Read the original question again and you'll understand my answer.

S

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Hmmm, I guess so.
by MrGadgetman / November 14, 2009 12:34 PM PST

Well, I guess I am confused then. You say I am arguing something that wasn't asked? Perhaps, but I could have sworn that you brought it up in the first place. It was your post that mentioned depth of field and noise, in relation to sensor size..., or I was responding to the wrong post? Did I copy and paste someone else's statement?

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You quoted me right
by kalel33-20416052469708587370302374692233 / November 14, 2009 1:00 PM PST
In reply to: Hmmm, I guess so.

but, I just added the DOF and pixel density as the reason why people choose large sensors, not because of making large prints.

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Depth of Field
by 9notes / November 20, 2009 11:01 AM PST
In reply to: You quoted me right

Just a side note folks. You've started talking about Depth of Field as a function of Sensor Size. Speaking as a professional Photographer in the days long before digital cameras were even dreamed of, I can tell you that the reason you get shallower DOF in cameras with larger sensors has far more to do with the lens than with the size of the sensor. One of you got part of it right when you mentioned that DSLRs with larger sensors had larger lenses with bigger apertures (allowing more light). Aperture opening is the primary determining factor in DOF. The larger the aperture (smaller f-stop) the shallower the depth of field. This is basic optical physics and has little or nothing to do with the size of the film or the size of the sensor. You can take that same DSLR with the big lens and shut down the aperture (think F-11 vs f-2.8) and you'll get dramatically increased DOF; again, regardless of the size of the sensor.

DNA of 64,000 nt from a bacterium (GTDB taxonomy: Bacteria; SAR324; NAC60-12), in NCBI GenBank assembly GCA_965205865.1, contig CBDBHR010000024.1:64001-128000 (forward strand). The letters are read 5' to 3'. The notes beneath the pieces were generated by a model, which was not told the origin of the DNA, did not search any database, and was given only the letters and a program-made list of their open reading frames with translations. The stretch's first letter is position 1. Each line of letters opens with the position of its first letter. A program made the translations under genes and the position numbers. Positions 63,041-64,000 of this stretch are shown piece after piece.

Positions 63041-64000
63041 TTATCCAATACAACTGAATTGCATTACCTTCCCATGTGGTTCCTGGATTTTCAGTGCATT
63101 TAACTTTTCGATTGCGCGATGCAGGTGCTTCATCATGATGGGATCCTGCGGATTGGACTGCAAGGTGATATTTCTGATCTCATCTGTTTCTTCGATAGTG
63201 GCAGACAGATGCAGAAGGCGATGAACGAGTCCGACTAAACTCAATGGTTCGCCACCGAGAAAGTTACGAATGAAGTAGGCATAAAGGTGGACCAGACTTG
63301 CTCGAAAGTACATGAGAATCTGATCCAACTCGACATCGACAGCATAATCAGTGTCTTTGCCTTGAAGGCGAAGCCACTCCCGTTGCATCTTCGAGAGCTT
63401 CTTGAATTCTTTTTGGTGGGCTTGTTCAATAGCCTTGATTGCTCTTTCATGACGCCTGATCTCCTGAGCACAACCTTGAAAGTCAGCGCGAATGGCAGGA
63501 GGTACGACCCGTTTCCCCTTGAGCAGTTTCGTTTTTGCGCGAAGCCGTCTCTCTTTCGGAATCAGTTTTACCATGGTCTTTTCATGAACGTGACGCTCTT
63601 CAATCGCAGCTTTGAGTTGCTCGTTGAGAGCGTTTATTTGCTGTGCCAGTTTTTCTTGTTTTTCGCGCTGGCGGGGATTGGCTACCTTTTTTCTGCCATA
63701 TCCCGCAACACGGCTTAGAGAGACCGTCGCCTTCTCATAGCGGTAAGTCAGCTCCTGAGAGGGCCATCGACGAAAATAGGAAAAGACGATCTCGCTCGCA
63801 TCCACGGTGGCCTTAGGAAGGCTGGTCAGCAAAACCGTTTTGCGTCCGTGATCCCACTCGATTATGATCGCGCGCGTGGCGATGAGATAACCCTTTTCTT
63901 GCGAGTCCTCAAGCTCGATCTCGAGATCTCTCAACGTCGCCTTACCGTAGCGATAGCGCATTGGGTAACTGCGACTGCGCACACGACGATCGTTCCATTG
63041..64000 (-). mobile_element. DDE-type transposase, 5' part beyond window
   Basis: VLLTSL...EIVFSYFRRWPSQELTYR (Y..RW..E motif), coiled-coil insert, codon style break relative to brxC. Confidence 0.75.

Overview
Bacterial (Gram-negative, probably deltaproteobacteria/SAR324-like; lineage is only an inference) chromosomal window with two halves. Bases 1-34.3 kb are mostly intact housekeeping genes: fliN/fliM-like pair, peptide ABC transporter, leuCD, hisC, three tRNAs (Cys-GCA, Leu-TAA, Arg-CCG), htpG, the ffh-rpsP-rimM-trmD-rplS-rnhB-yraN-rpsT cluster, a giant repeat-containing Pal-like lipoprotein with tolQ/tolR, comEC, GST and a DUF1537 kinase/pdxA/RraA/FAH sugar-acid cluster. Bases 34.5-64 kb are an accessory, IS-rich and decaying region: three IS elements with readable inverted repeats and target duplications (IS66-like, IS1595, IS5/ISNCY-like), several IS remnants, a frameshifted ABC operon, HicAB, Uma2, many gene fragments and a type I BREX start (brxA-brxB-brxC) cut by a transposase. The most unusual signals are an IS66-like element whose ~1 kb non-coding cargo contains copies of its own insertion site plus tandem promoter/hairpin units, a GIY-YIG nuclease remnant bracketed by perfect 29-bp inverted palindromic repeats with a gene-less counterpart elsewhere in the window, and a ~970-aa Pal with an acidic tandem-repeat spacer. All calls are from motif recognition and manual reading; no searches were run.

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Significance of Sensor Size
by Panmondiale / November 25, 2009 10:28 AM PST
In reply to: Depth of Field

First of all, thank you for explaining that Depth of Field (DOF) is a function of the lens, NOT the size of the sensor. Second, I'm surprised that no one has mentioned that pixel density is directly correlated to light sensitivity. In other words, the more densely packed the pixels are on the chip, the less sensitive it is to light; this is why the sensors with the highest number of pixels are on larger chips - the larger chip reduces pixel density, which improves light sensitivity (especially valuable in low-light situations, where the camera must activate it's on-board gain stage in order to boost the brightness of the image). The problem with gain stages, of course, is that they all have their own characteristic noise signature, which results in a "grainier" picture (but it's not grain as with film, it's noise!). In my experience, for most casual users a 5 - 7 MP pickup is plenty of resolution; I would offer the advice that a camera that is easy to use and has a good lens is a better value than a more expensive camera with more pixels that is either difficult to operate and/or has a mediocre lens. I sold Canon cameras for years, and I think that the price/performance value is among the best you can find. I also think they are one of the most intuitive cameras to use. I still use my Leica for "real" photography, but love my little Digital Elph for point-and-shoot snapshots of friends and family (and the occasional "art" shot when I'm not packing my Leica, 'cause the Canon will fit in my pocket and it's always with me and ready to go - hauling the Leica around like I do the Canon would be impossible!).

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G-man, you're right
by qprize / November 20, 2009 9:56 AM PST
In reply to: Size does NOT matter??

Ignore the rationalizations that follow. Size of sensor - especially in relation to pixels, is ULTRA important. For most people the larger pixels on a smaller sensor have become DETRIMENTAL to photos. On the standard "DX" sized sensor they've crowded too many pixels into too small a space. This creates electronic nois, (a sort of bleeding from pixels being too close, and it slows down the camera because it takes longer to assess and correct the image, and makes grainier pictures because more pixels need more light in the same conditions. Basically, for most people, who don't make 20" blowups, anything more than 6Mp is actually worse than 6, even on DSLRs and may even be worse than less than 6.

Good call Mrgadgetman.

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I think that's being questioned now
by kalel33-20416052469708587370302374692233 / November 20, 2009 10:13 AM PST
In reply to: G-man, you're right

The Canon 7D is now being considered the crop sensor high ISO/low noise champion, and it has more megapixels than any other crop sensor in history. It definitely makes a difference in small sensors, but DSLR sensors are able to do pixel binning and sharing information between pixels to get farther.

It's not as simple anymore of more MP will equate to grainy photos. I think we have hit and surpassed the MP limit in compact cameras, and now were seeing some cameras go backwards.

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This needs some correction